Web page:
If you’re getting ready to sell your funeral home, or you find yourself in the early stages of exploring a sale, it’s important to consider the challenges you might face. Appraising the value of your business, finding the appropriate buyer, and sealing the deal can all cause quite the headache. 


Luckily, the issues that arise can be dealt with through proper planning. Let’s take a closer look at some of the more common issues.


1. Poor Market Conditions

Above all else, your decision to sell your funeral business should hinge on the state of the market. Much like real estate, the market for funeral homes is subject to fluctuation, and you’ll want to be sure your business is primed to garner a maximum return in a seller’s market.

To spot poor market conditions, you should look for the following:

  • High interest rates: The more debt buyers have to take on, the less they’ll be willing to pay to purchase your funeral home.
  • Low number of buyers: If there aren’t many people out there looking to purchase funeral businesses, then the market is likely in a slowdown, and offers will be lower.
  • Periods of decreased revenue: If your business has experienced a year of lower revenue or slowed growth, then it will appraise for less than it otherwise might. This was particularly common for funeral businesses in the wake of Covid-19.


How to Combat It 

The key to dealing with poor market conditions (if waiting isn’t an option) is to make yourself look like the best option out there. The market will eventually hit an upswing, and you’ll want to position your business for success when this occurs. 


To accomplish this, you’ll want to make sure your funeral home is in tip-top shape, making it more enticing to a potential buyer. Consider the following:


  • Soliciting positive reviews: If your business maintains its good reputation, then more buyers will likely have interest, especially when the market picks back up.
  • Cultivating a happy team: As with most human-facing businesses, funeral homes are majorly defined by their personnel. As soon as it’s reasonably possible, communicate your intent to sell the business, and assure them that the business will continue to function.
  • Review your financial statements: Having detailed financial statements is essential when selling a business. Be sure to organize your accounting records, particularly the profit and loss, balance sheet, and cash flow statements.


2. Low Valuation

Getting a low valuation can feel devastating especially if it’s much less than expected. Not only can it affect your appeal to potential buyers, but it also likely means you won’t get as much as you want from the sale. 


Valuing your business either too high or low can be a costly mistake, so it’s important to make sure you trust the results you find. Additionally, if the assessed value of your business is low, you may wish to change course, increasing your value before initiating a sale.


How to Combat It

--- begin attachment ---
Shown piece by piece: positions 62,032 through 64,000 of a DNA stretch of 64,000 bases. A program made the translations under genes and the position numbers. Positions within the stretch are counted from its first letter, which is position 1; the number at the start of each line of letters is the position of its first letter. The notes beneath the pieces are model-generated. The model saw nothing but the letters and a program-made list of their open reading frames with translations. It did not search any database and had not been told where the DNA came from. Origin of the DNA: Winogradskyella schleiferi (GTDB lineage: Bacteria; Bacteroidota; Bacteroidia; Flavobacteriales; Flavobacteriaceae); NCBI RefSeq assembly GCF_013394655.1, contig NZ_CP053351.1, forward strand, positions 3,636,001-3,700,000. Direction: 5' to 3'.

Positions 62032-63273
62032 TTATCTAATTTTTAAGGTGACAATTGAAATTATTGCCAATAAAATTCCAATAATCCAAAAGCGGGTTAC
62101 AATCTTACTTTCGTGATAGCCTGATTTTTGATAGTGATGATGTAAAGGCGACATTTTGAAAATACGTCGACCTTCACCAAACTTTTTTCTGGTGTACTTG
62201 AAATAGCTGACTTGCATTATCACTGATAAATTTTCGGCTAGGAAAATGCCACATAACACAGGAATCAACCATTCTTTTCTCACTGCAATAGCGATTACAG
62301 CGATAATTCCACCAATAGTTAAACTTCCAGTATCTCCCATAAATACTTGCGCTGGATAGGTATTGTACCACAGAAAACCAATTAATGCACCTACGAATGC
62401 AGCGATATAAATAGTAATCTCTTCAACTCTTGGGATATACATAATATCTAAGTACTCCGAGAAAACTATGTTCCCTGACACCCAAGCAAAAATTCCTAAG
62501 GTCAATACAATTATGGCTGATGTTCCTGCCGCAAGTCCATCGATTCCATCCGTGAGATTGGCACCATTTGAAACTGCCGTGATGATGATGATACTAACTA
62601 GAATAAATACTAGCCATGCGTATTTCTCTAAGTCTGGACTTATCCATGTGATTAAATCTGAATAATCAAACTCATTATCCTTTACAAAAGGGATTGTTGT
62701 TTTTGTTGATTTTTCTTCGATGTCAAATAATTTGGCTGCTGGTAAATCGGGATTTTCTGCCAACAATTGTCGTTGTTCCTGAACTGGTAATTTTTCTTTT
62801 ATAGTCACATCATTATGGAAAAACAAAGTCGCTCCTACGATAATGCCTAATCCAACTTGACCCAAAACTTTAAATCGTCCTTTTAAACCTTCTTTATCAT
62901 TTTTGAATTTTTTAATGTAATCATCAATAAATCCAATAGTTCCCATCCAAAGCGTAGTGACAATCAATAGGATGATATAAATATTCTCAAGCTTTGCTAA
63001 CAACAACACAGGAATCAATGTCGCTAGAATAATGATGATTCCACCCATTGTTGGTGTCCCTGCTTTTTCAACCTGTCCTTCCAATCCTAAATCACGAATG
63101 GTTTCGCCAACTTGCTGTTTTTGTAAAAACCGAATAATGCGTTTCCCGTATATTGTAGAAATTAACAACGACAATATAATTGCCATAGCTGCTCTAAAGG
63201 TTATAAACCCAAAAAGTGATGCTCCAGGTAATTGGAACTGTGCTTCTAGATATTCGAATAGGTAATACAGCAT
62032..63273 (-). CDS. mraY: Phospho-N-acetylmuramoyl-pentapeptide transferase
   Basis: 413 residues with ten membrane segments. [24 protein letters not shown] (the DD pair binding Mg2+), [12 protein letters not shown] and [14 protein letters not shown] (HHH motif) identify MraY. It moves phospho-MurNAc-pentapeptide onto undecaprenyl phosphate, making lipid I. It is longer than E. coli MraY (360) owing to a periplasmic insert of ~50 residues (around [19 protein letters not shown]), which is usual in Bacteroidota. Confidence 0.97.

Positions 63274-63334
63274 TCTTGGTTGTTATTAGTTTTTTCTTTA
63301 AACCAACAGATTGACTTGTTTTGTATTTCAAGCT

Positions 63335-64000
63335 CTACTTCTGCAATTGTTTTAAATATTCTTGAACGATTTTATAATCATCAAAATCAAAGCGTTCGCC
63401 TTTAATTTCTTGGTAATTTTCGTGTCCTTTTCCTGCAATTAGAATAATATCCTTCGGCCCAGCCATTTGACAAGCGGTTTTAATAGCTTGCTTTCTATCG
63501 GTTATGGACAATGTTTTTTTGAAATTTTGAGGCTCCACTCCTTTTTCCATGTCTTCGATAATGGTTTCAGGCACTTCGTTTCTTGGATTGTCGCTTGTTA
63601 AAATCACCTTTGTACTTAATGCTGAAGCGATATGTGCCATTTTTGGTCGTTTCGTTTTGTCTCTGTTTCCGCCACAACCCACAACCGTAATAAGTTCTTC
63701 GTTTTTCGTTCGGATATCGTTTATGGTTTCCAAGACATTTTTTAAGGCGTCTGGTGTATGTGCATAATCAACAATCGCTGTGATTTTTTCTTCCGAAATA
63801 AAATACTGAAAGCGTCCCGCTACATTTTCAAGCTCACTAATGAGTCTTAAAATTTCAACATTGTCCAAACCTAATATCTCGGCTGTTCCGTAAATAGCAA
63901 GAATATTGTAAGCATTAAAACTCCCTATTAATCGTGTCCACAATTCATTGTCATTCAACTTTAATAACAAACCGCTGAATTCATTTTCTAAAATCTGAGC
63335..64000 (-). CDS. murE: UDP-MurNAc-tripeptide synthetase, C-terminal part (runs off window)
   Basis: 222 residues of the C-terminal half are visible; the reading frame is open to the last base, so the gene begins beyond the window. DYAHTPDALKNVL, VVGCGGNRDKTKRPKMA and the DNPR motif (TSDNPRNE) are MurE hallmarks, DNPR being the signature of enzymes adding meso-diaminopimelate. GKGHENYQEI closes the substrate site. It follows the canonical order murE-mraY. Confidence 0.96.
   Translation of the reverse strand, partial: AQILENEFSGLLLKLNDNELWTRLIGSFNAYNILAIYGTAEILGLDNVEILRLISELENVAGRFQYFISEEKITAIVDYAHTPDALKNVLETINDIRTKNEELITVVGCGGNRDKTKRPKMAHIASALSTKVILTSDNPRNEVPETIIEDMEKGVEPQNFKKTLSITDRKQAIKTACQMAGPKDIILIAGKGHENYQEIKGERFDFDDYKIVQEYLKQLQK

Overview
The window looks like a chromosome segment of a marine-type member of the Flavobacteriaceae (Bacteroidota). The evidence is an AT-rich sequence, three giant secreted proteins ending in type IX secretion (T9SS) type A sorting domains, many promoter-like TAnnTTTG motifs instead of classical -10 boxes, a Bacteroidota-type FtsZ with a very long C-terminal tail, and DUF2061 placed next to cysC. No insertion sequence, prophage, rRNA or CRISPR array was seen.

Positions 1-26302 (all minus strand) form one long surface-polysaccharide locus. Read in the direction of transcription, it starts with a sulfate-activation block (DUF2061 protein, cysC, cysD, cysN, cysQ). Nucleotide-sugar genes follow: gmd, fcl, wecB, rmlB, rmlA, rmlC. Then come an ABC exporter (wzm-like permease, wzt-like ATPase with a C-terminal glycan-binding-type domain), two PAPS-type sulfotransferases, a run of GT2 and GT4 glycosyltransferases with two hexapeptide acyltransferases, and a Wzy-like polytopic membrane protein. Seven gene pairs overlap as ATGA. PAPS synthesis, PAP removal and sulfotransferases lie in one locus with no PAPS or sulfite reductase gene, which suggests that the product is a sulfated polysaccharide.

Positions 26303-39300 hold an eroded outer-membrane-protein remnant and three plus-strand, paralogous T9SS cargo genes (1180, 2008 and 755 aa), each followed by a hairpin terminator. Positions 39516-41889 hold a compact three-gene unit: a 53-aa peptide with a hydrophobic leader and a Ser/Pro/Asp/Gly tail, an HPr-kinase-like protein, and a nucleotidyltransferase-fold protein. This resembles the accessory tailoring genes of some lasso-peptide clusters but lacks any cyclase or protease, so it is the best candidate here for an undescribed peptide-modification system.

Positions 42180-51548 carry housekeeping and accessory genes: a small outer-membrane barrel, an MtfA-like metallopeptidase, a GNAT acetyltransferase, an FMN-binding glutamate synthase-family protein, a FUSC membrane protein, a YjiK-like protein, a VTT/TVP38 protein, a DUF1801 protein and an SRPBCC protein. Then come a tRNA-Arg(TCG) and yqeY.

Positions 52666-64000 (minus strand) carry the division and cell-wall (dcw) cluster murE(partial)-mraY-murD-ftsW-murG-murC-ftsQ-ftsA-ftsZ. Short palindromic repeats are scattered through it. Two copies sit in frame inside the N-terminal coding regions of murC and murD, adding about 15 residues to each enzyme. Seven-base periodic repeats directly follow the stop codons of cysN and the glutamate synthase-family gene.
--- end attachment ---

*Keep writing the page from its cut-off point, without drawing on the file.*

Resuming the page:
In most cases, buyers will want to see three years of financial accounts and asset/liability records. Additionally, you’ll want to be able to furnish legal records, real estate documents, call volume reports, vendor and partner agreements, and a current list of employees and their compensation. 


Instead of ordering a private or independent appraisal, you could also consider estimating the amount of debt that a potential buyer can realistically pay for. By calculating an estimate of affordable debt on the buyer’s part, you can value your funeral home based on the buyer’s means. 


Another helpful strategy is to present the buyer with a list of owner-related expenses such as salaries, pensions, life insurance policies, and any other expenses that won’t be inherited by the buyer. This will provide additional context surrounding how much they’ll actually spend to operate your business.


3. Unorganized Accounting

Critical to your valuation and any subsequent sale is the story told by your records. Mainly, a buyer will wonder if you’ve been profitable and if there’s room to grow once he or she takes control of your business.


Unless your records are properly organized, it’s nearly impossible to put a value on your funeral business. Sure, you might have tax returns that demonstrate year-over-year profits, but if you don’t present detailed documents that explain how your revenue compares to operating costs, then a potential buyer has no proof of your business’s profitability.


How to Combat It

The best way to ensure organized accounting is to work with an accountant who understands the funeral profession and its idiosyncrasies. Not only can a funeral-specific accountant help you in the planning stages to ensure maximum profitability, but they can also be a key player when you’re selling your funeral business.


Financially speaking, a well-managed business will likely sell for more when the time comes, and an accountant with death care experience––like those from Johnson Consulting Group––will help you through every step of the process, from valuation to sale.


Sell with Ease 

When looking to sell your funeral business, your best bet is to start early, organize your finances, get a professional valuation, and communicate with your team. To be sure you’re covering all of your bases, it’s best to seek some outside help. 


With over $2 billion in closed transactions, Johnson Consulting Group is uniquely positioned to help you sell your business. Their funeral brokerage team can help guide you through every step of the process––from the valuation and finding a potential buyer to securing and facilitating the loan process. 


While selling a business of any size is a complex process, Johnson Consulting Group has the experience and team to help make it seamless and profitable for you.

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